By Karen Schumacher
Aside from the possibility that Avista customers in Washington, Idaho, Oregon, Montana, and Alaska will be under a Canadian electric utility, Hydro One, there is a far more serious problem in that a U.S. electrical grid will be run by a foreign country. Although this article focuses on Idaho, the same issues also affect the other states as well.
Hydro One is a Canadian electricity transmission and distribution service provider. Even though Hydro One is a private company, up until 2015 the Government of Ontario held 100% of its shares, at which time the government decided to sell up to 60% shares to raise money for infrastructure improvements. One concern expressed at that time was the possibility of foreign investments, which did happen with the Bahrain Gulf International Bank (GIB) holding approximately 93k shares. As of May, 2017 Ontario held the remaining 49.9% shares.
In July, 2017 Hydro One bought the American energy company Avista for $5.3 billion U.S. dollars as part of their plan "to grow our business to become a North American leader", creating "one of the largest regulated utilities in North America." Avista will be allowed to "keep its existing corporate headquarters... and continue to operate as a stand-alone utility in Washington, Oregon, Idaho, Montana and Alaska." Scott Morris, Avista president, likes this deal because of future "opportunities in a consolidating industry landscape for the benefit of our customers.” Morris also stated, "The partnership largely allows Avista to preserve how it does business with its customers, enables it to continue to pursue technological innovation, and permits it to take advantage of operating efficiencies and shared best practices".
Sovereign boundaries between countries are now nothing more than an industry landscape? Ontario sits on the border from Minnesota to New York, now northwest states are part of this landscape?
According to Daiene Vernile, Member of Provincial Parliament, the Ontario Energy Board will set rates and Ontario will retain regulatory control. She better get together with Scott Morris, there seems to be a disconnect between their understanding of the deal. Wow, American electricity rates under a foreign country. Avista shareholders approved the deal November 21, 2017 but Avista is already being investigated for "potential breach of fiduciary duty claims against the Board of Directors". The deal requires the approval of the Idaho Public Utilities Commission (IPUC) and per this October 5, 2017 Order Avista promises no increased rate hikes and better service, Avista stock will be purchased by Hydro One, and August 14, 2018 is the final date of closure on the deal. On the other hand IPUC must find that "the transaction is consistent with the public interest". How is selling an Idaho utility out to a foreign country or allowing a foreign country determine what rates an Idahoan pays for electricity consistent with public interest? Entangling our electrical assets with foreigners has been going on for some time, such as the San Diego Gas & Electric entering into a "partnership" with the Russian Federation in 2010.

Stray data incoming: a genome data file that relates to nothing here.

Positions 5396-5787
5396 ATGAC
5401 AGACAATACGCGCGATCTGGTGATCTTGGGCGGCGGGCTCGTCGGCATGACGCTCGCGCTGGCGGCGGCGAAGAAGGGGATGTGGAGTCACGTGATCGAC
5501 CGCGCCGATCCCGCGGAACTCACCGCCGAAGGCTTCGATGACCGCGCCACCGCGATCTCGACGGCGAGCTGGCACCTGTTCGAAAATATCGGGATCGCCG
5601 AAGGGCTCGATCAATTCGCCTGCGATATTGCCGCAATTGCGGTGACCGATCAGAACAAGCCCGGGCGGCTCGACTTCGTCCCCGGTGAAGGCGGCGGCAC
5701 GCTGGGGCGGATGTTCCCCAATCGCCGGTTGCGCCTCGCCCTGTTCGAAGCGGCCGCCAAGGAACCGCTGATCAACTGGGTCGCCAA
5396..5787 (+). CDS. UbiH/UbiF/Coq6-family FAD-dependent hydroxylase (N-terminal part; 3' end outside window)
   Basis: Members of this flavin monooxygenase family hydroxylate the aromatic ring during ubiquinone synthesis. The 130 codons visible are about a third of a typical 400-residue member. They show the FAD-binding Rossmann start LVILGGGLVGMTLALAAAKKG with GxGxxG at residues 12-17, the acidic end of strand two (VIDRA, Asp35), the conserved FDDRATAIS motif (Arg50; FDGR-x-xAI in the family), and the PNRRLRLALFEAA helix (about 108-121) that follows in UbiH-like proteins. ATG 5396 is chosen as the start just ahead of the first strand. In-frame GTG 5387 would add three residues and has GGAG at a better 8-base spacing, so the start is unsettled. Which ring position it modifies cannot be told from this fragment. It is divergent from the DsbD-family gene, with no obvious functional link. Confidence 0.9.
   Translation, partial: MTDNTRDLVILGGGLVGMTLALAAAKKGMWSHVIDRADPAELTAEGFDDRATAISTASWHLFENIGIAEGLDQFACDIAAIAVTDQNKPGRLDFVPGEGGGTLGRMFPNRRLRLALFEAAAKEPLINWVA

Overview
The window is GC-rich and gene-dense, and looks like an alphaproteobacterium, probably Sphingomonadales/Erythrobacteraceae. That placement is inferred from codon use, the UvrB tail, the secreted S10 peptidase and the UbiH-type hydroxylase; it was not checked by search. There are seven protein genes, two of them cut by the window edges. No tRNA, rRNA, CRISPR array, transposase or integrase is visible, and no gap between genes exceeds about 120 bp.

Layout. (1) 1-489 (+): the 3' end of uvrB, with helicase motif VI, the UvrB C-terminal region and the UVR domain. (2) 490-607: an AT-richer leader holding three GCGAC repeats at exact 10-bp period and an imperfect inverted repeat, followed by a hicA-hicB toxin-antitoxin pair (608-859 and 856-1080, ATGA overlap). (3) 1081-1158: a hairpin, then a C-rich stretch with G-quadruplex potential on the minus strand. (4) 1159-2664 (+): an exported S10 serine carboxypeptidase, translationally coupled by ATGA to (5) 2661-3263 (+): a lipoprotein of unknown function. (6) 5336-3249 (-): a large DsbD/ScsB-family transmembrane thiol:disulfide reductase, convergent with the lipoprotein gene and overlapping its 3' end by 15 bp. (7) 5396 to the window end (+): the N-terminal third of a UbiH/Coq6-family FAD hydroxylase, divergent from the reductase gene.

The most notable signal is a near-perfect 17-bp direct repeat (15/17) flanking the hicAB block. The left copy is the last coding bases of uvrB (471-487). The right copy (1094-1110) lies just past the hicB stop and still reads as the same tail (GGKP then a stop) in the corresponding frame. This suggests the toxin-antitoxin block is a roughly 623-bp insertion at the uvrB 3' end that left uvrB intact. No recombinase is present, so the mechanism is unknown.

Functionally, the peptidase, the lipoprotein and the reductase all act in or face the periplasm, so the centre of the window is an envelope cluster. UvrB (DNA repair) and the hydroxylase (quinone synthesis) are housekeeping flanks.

As part of the deal Hydro One will now also own Avista dams including the Upper Falls, Monroe Street, Nine Mile, Little Falls, and Long Lake dams in Washington and the Cabinet Gorge and Post Falls dams in Idaho, found on this map.
Rates were already rising prior to the selling of Ontario shares. Dismantling Ontario Hydro created a $38.1 billion debt, paid off by ratepayers through the “debt retirement fee” which was removed in 2016. However, Ontario residents continued paying higher rates, attributed to an oversupply of power, the cost of green energy such as wind and solar, and poor government management. Ontario recently took action to reduce rates while continuing reduced rate programs for those in certain categories ensuring "greater fairness". Hydro One has a history of poor billing service and was also ordered to cut administrative costs this year. In 2016 an audit revealed customers were overcharged $37 billion. Is this the type of financial mismanagement now being brought to Idahoans? Hydro One intends to continue buying U.S. electric companies which could potentially put them in control of all Pacific Northwest electrical coverage.
The way in which our energy is regulated is complex and only a few aspects are covered here. The most disturbing aspect of this transaction is the advancement of the Department of Energy's (DOE) intent to "harmonize" the Electricity Sectors across North America, which means "fully integrating energy policies" between the U.S., Canada, and Mexico, and integrating electrical grids. The North American Electric Reliability Corporation (NERC) is a "not-for-profit international regulatory authority whose mission is to assure the reliability and security of the bulk power system in North America.", and whose "jurisdiction includes users, owners, and operators of the bulk power system..." which stretches from Baja Mexico, through the United States, into Canada. Here is the NERC map. The Pacific Northwest states are located in the Western Electricity Coordinating Council (WECC) region. Hydro One is located in the Northeast Power Coordinating Council (NPCC). Integrating our electrical grid with Canada has been advancing since at least 2012.
Electrical grids are separated into three areas, generation (hydropower, renewable, coal), transmission (lines that carry electricity), and distribution (electricity delivered customers). The WECC Bulk Power System (BPS) includes transmission equipment which generate and deliver electricity across North America but does not include local distribution systems. Below is a BPS graphic. NERC has a delegation agreement with WECC to ensure WECC reliability standards are met and advance NERC reliability standards, which are international.